July 28 (Bloomberg) -- The U.K. began the bidding process for the next set of onshore oil and gas exploration licenses, including shale that is considered a cheaper and more secure energy source.
The Department of Energy and Climate Change set out the details, which include planning guidance for areas of outstanding natural beauty, national parks and world heritage sites. About half the U.K. will be open for bids.
“Shale gas in Britain has the potential to provide us with greater energy security, jobs and growth,” new Business and Energy Minister Matt Hancock said in an e-mailed statement. “We must act carefully, minimizing risks, to explore how much of our large resource can be recovered to give the U.K. a new home-grown source of energy.”
The government is offering tax breaks to drillers, and has pledged to ease planning rules, to allow companies to begin shale extraction faster. An area in northern England known as the Bowland basin may hold 1,300 trillion cubic feet of gas, enough to supply the country for almost half a century, if just 10 percent is extracted. Home-grown supplies cut dependence on imports amid declining reserves of oil and gas in the North Sea.
The U.K. is competing with Poland to lead development of the resource in Europe and replicate a shale boom in the U.S. that made it the world’s largest producer of oil and gas. IGas Energy Plc and Cuadrilla Resources Ltd. are leading efforts in U.K. exploration following the lifting of a moratorium at the end of 2012.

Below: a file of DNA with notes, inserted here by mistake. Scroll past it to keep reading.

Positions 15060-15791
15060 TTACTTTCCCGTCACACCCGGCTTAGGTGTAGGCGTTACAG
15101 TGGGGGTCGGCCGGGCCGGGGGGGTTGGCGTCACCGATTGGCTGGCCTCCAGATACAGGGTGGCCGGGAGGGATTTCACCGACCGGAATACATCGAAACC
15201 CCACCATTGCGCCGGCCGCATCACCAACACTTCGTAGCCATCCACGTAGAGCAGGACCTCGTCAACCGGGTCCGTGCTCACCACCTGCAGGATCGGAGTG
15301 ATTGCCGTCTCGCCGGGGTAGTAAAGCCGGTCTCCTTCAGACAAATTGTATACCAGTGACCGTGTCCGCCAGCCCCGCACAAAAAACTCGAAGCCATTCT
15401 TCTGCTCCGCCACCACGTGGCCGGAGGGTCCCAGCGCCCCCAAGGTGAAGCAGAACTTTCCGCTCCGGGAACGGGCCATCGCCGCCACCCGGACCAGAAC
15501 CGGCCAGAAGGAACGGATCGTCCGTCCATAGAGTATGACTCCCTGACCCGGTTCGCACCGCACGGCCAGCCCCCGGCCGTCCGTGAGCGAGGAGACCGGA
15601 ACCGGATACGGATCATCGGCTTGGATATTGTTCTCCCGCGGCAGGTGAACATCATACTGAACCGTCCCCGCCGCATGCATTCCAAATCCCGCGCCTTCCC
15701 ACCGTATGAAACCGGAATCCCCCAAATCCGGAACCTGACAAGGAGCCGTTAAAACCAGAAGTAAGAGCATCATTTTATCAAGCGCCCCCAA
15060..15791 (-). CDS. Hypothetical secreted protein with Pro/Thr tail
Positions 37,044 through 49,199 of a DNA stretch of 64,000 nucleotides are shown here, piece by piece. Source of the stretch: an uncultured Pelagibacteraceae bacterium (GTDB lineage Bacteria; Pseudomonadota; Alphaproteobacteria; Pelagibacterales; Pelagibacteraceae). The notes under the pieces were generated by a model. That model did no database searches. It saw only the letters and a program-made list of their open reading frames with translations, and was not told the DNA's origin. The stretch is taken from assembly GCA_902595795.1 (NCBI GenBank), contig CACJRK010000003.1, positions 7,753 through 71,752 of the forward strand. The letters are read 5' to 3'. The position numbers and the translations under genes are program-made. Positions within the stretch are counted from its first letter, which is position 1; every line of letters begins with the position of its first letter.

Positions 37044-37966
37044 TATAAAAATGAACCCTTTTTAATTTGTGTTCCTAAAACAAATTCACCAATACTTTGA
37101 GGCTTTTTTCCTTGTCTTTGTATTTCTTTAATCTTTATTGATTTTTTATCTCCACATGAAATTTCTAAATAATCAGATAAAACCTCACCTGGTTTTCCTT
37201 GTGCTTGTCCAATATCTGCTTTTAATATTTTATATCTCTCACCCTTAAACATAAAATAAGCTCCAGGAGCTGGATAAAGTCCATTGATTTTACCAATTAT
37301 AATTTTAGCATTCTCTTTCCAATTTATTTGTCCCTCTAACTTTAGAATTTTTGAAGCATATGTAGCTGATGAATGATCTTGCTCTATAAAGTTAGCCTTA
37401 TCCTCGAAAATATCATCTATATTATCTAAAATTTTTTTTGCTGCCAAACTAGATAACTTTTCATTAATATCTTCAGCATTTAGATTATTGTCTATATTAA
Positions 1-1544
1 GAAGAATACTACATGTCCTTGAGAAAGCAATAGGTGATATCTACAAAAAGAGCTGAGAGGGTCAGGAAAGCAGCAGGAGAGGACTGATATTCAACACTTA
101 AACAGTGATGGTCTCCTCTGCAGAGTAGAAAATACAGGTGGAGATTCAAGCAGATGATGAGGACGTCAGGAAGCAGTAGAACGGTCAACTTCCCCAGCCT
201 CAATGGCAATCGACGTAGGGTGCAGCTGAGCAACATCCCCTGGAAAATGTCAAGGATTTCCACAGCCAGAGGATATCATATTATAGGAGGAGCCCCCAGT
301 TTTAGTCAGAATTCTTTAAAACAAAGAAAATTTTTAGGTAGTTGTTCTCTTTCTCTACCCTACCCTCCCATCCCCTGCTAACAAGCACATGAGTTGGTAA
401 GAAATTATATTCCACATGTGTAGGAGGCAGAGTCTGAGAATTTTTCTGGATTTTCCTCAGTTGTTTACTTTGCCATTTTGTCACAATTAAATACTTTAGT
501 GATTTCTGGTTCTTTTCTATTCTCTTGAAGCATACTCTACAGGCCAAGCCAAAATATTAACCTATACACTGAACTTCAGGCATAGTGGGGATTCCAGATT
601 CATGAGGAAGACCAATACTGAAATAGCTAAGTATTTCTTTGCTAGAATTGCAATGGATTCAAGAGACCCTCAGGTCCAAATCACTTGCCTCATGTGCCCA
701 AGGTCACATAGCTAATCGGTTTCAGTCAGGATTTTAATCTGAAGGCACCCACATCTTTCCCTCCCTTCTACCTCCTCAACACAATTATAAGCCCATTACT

Against the prospect of lower energy prices, ministers must consider the unpopularity of shale extraction. Hydraulic fracturing, which pumps water, sand and chemicals at high pressure to release fuel trapped in underground shale rock, may cause water shortages in parts of the country and cause house prices to drop, according to a report this month by Scientists for Global Responsibility and the Chartered Institute of Environmental Health.
Opponents are concerned that the drilling technique known as fracking may also cause water contamination, an increase in heavy goods vehicles along narrow lanes and an industrialization of the English countryside. Last year, protesters in the village of Balcombe, south of London, halted exploration work by Cuadrilla. Last week, a planning application by Celtique Energie Ltd. was rejected by local authorities because of objections by the community.
“The Government has fired the starting gun on a reckless race for shale that could see fracking rigs go up across the British countryside, including in sensitive areas such as those covering major aquifers,” Louise Hutchins, a Greenpeace energy campaigner, said in a statement.